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Topic: The History of Modern Dove Magic ala Cantu, Channig Pollock, etc.
Message: Posted by: magic mike (Jun 5, 2006 06:29PM)
I started making some comments about this in another topic but thought it deserved it's own thread.
Message: Posted by: 1906Alpha1906 (Jun 5, 2006 09:27PM)
The cool thing about dove magic is that is dates so far back, that the originator of dove magic can't really be pinned down, although some say one thing, and others will say another. However, if one is to go back to the first PUBLISHED artist in that venue, then that is a different story (but that is, of course, before magicians even thought about publishing anything). It also goes along the lines of "who came up with what move...??" Is it original, or, in fact, has it just never been published? One can claim that a person has invented a 'move' per-say, but how does one really know that it hasn't been done before, but just by someone who is not well-known. This is key. Channing Pollock, AWESOME - had great versatility, and brought dove magic a new look and feel, and there were MANY that mimmicked - but, at the same time, he learned his art form by 'inventing' but also learning. So, who taught the teachers, etc......

Great Topic Magic Mike! Hopefully we will all learn something that we haven't known before.
Message: Posted by: Bob Sanders (Jun 6, 2006 05:08AM)
Since neither the Java doves nor silk originated in the "New World", you can bet it was long before 1492.

Bob Sanders
Magic By Sander
Message: Posted by: magic mike (Jun 6, 2006 01:05PM)
The following is what I posted earlier under the topic "Dove to Confetti" originated by dove-boy:

Cantu died in 1949, in a car accident. Pollock had only been in magic seriously since 1947 when he was 21 years old. Some time in the late 1940's, after getting out of the Navy at the end of WW II, he enrolled in Chavez. I don't know if Channing ever got a chance to see Cantu perform. I do know that Cantu was a close friend of Benny Chavez and that the Chavez school did teach a dove production, I beleive, from newspaper.

From what I have read,(I think in the book: "Come out Flying"), there was another Mexican-American magician by the stage name of Ermando, who was a friend of Cantu's and did a dove act after Cantu's passing. Also, another dove worker from the same period was Tony Kardyro aka Senior Torino, from Rhode Island, who wrote the book entitled DOVE TAIL DECEPTIONS which is still available.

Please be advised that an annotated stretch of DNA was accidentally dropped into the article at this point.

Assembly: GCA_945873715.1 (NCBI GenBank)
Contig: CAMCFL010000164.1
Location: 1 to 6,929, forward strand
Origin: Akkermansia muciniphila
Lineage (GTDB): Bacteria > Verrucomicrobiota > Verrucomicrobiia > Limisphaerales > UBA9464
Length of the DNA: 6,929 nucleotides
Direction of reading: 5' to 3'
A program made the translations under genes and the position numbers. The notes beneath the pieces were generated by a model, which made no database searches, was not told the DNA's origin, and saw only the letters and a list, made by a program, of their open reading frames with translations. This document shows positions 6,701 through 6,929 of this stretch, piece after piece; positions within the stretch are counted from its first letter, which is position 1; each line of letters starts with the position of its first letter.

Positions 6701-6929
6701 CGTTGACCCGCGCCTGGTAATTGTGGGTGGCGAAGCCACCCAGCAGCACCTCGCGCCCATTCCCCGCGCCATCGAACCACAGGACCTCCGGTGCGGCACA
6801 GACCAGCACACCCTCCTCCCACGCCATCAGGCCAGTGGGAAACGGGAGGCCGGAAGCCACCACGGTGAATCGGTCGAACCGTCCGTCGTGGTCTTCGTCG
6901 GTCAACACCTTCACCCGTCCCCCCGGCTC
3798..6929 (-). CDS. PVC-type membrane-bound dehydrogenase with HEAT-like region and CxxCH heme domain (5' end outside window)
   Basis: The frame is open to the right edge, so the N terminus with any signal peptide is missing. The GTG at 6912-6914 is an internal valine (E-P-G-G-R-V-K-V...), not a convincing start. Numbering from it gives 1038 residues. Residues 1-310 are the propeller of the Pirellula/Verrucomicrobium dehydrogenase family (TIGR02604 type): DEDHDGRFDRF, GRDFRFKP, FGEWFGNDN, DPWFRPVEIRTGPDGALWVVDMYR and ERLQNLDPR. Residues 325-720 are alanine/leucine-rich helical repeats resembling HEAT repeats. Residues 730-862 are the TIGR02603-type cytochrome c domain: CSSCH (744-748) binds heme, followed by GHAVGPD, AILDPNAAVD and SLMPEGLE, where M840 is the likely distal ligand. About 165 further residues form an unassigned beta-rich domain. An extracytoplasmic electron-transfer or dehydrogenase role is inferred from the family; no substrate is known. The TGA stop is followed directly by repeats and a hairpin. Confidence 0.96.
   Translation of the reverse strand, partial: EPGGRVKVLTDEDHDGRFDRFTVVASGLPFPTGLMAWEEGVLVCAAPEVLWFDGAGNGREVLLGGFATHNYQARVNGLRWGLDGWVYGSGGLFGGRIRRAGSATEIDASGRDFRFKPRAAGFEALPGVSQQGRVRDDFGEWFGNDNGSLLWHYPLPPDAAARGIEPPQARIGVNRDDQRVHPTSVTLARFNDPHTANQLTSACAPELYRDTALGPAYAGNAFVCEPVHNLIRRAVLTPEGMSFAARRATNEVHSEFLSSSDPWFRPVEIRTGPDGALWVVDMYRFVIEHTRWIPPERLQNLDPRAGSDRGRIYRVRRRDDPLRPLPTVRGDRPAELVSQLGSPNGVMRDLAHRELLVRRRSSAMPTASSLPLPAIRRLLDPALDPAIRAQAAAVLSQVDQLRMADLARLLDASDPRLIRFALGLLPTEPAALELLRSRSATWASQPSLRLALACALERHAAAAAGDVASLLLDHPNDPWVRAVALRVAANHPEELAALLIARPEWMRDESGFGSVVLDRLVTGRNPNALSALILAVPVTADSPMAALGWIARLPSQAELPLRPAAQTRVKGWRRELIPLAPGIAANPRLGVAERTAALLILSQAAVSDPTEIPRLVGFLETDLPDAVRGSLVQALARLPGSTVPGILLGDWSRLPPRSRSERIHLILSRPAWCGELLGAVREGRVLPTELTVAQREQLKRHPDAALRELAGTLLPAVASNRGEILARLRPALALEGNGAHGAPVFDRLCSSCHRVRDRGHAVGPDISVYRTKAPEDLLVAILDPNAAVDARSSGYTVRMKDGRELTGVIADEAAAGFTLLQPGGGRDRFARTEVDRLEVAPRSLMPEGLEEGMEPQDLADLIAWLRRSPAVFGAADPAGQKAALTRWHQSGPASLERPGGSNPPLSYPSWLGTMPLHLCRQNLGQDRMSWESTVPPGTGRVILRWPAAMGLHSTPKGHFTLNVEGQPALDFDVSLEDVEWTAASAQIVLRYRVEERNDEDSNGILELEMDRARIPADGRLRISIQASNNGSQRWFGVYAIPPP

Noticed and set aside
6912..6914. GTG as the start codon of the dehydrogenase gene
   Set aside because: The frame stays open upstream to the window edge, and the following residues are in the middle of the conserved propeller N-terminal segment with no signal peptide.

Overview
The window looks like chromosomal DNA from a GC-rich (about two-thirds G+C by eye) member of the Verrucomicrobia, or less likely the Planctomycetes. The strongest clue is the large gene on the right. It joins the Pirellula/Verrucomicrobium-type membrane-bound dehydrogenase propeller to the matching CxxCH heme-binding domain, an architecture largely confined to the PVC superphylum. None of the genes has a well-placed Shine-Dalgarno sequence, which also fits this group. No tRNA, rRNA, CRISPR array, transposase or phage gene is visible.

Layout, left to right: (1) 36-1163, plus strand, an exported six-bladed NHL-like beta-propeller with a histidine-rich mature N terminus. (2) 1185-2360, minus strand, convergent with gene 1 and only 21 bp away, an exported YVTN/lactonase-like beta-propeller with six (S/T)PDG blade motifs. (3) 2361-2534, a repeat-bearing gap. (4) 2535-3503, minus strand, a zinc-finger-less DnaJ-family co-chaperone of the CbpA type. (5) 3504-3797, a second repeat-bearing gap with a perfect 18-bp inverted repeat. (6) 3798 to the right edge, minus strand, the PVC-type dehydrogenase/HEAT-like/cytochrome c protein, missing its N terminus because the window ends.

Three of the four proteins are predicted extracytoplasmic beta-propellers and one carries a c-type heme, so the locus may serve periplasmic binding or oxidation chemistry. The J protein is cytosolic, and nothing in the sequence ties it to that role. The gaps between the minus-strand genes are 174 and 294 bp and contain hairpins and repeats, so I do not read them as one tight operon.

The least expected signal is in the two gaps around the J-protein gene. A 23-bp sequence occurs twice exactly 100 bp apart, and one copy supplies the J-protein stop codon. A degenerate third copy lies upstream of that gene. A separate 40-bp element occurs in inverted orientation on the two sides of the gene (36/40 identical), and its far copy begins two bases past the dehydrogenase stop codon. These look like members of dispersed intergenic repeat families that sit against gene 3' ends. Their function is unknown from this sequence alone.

I hope the kind of discussion which is taking place here, concerning the History of Modern Dove Magic, will help to shed some light on this topic that we here seem to be interested.

The following paragraph is newly added:

"If anyone out there had seen Cantu perform in person or on film, I would be very greatful if you could breifly describe his act. Also, if possible, state where the film footage can be found. BTW, I have found an old Mexican film staring Luarel & Hardy where Cantu performs, but not his dove act. It also includes Hagi Ali performing his water regurgitating act, something very different to say the least".

BTW, I am currently vacationing in Europe. In my spare time, I am taking advantage of the WEB to discuss the subject at hand. Dove Magic has been a special interest of mine for over 50 years, but only recently have I had the time and media resources to discuss it at length.

Does anyone out there use the type of dove harness that Slydini developed and is explained in the book by Miriam Chavez titled THE ENCYCLOPEDIA OF DOVE MAGIC.
The advantage of this method is that the harness opens on its way to your hand without you having to do anything to open it. This is another example of the genius of Tony Slydini. Is there any risk that the bird will fall out of the harness prematurely.

Amos Levkovitch explains a very similar method on his teaching video on Dove Magic.